In 1996, people knew that spaceflight was expensive, and that human spaceflight especially could only be undertaken by massive efforts by the world's leading superpowers. In fact, it was beyond obvious--it was tautological, universally acknowledged. But when the X PRIZE was announced in 1996, this small idea worked its way into some people's heads: Whatever can be done (better) will be done (better). It surely didn't get into everyone's mind, but it hooked enough people. You can tell this from watching video of Burt Rutan in the earliest days of the prize, saying "I have never been, myself, so creative as I have eyeballin' this goddamn prize. ... I'm not gonna tell you what I've come up with, 'cause I wanna win this thing!" You can tell it got to the leaders and members of the other 25 Ansari X PRIZE teams. You can tell it got to Anousheh and Amir Ansari, and to Paul Allen, and to the people around the world who followed the contest passionately. Each of them absorbed this idea and decided that they could play a role in making the law's prediction prove true.
The next eight years were, in essence, a battle between these creative minds, fueled by this simple law, and tireless Murphy. And obviously, in many cases, Murphy emerged from the battlefield victorious. Even when Murphy eventually lost, he certainly put up a good fight--think of, for example, about 30 unscheduled rolls of SpaceShipOne.
Murphy's Law has been on the lips of a number of our teams in the Northrop Grumman Lunar Lander Challenge. After putting in lots of hard work [Editor's Note: I should reprise the story at that link...] and making lots of progress, teams are starting to have to drop out for what must be very frustrating reasons. For example, Unreasonable Rocket, our Father-Son team, won't be able to win any money this year because their vehicle was damaged in transit on a U-Haul trailer. Another team, Masten Space Systems, won't be ready because a part manufacture delivered a some critical components very late and well below specification. Other teams in this and other competitions have had similar stories--the most heart-wrenching I know of happened to a friend of mine who was part of Team Recens, a European team competing in the Elevator Games. They came all the way from Spain last year to compete in the Tether Challenge--only their entry got lost in the mail [Editors note: it eventually showed up... at the wrong office ... in the wrong state ... about 6 months later]. Recens had come a long way and done a lot of work knowing that, as a "Limited Entry" team, they couldn't win any prize money. But then Murphy struck.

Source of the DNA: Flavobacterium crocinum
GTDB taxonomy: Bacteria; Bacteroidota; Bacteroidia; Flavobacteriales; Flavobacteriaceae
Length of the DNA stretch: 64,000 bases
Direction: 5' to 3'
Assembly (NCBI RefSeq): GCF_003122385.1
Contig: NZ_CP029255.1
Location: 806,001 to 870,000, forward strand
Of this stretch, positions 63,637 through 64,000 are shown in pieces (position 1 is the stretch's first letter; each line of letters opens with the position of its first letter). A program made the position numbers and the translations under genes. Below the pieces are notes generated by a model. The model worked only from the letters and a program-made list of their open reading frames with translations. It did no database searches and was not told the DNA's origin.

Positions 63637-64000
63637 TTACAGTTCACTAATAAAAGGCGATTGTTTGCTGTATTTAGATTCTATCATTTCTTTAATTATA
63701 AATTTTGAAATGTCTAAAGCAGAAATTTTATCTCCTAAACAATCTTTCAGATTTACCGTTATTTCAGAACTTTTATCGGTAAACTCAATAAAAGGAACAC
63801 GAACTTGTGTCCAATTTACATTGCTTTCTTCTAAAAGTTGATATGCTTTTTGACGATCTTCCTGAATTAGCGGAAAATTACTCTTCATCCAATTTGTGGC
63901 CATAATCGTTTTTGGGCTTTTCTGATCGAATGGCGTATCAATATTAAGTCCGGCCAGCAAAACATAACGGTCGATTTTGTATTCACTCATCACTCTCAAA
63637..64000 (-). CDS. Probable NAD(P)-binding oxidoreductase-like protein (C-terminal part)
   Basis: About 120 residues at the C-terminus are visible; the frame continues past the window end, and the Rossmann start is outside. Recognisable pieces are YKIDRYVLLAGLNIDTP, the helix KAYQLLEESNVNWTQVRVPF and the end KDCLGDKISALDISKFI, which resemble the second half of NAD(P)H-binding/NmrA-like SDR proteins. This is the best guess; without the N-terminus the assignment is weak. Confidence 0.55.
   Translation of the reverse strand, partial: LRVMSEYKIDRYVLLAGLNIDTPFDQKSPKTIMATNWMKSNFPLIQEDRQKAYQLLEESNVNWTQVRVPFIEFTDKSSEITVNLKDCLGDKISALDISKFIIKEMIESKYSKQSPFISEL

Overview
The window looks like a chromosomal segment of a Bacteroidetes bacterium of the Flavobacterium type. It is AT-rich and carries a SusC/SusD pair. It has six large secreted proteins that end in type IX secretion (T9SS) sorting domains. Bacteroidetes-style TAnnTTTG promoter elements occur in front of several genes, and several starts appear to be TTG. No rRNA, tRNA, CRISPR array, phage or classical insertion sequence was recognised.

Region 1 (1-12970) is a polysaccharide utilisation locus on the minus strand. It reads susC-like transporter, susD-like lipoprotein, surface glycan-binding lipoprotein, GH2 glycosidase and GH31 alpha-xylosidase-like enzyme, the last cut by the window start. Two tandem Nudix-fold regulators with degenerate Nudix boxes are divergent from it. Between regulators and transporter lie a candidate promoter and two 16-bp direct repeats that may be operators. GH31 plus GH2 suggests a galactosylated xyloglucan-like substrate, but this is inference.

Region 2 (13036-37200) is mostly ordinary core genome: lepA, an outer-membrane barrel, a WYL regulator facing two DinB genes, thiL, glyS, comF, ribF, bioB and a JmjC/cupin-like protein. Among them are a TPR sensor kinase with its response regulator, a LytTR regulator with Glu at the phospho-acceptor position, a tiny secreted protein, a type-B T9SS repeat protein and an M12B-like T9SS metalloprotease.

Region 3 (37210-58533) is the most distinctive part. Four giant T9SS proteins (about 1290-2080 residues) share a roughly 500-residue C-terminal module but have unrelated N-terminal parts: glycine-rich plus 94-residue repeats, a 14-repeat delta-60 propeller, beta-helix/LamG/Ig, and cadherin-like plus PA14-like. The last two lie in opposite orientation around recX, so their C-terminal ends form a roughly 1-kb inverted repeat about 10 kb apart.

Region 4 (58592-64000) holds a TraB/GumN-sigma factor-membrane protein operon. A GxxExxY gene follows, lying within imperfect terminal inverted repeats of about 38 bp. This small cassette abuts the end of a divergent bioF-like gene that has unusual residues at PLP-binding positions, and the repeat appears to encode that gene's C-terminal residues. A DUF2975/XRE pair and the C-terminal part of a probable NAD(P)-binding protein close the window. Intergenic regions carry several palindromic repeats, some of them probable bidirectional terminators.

That probably is, and always will be, the story of every X PRIZE. Murphy will win some battles, probably more than his fair share. Some of these will be temporary disappointments (think of Armadillo's problems with their landing gear at the 2006 Northrop Grumman Lunar Lander Challenge), and others will knock teams out of the running entirely (think of Admiral Byrd's crashed attempt to win the Orteig Prize). But, when all is said and done, some team will catch enough good luck and avoid enough bad luck that their dedication and creativity will help verify that predication that whatever can be done (better) will be done (better).
Now, I'm a baseball fan. I'm in the middle of watching my favorite team experience some offensive slumps at the worst possible time [Editors note: That story had a pretty happy ending...]. So, I know all about the dangers of extrapolating from small sample sizes. And the history of prizes is still a relatively small sample size. But with each successive victory--Longitude Prize, Soda Alkali Prize, Orteig Prize, Kremer Prize, Ansari X PRIZE, DARPA Grand Challenges, Astronaut Glove Challenge, et cetera--we start not only to see some more evidence for the X PRIZE's Law, but we start reinforcing its inevitability.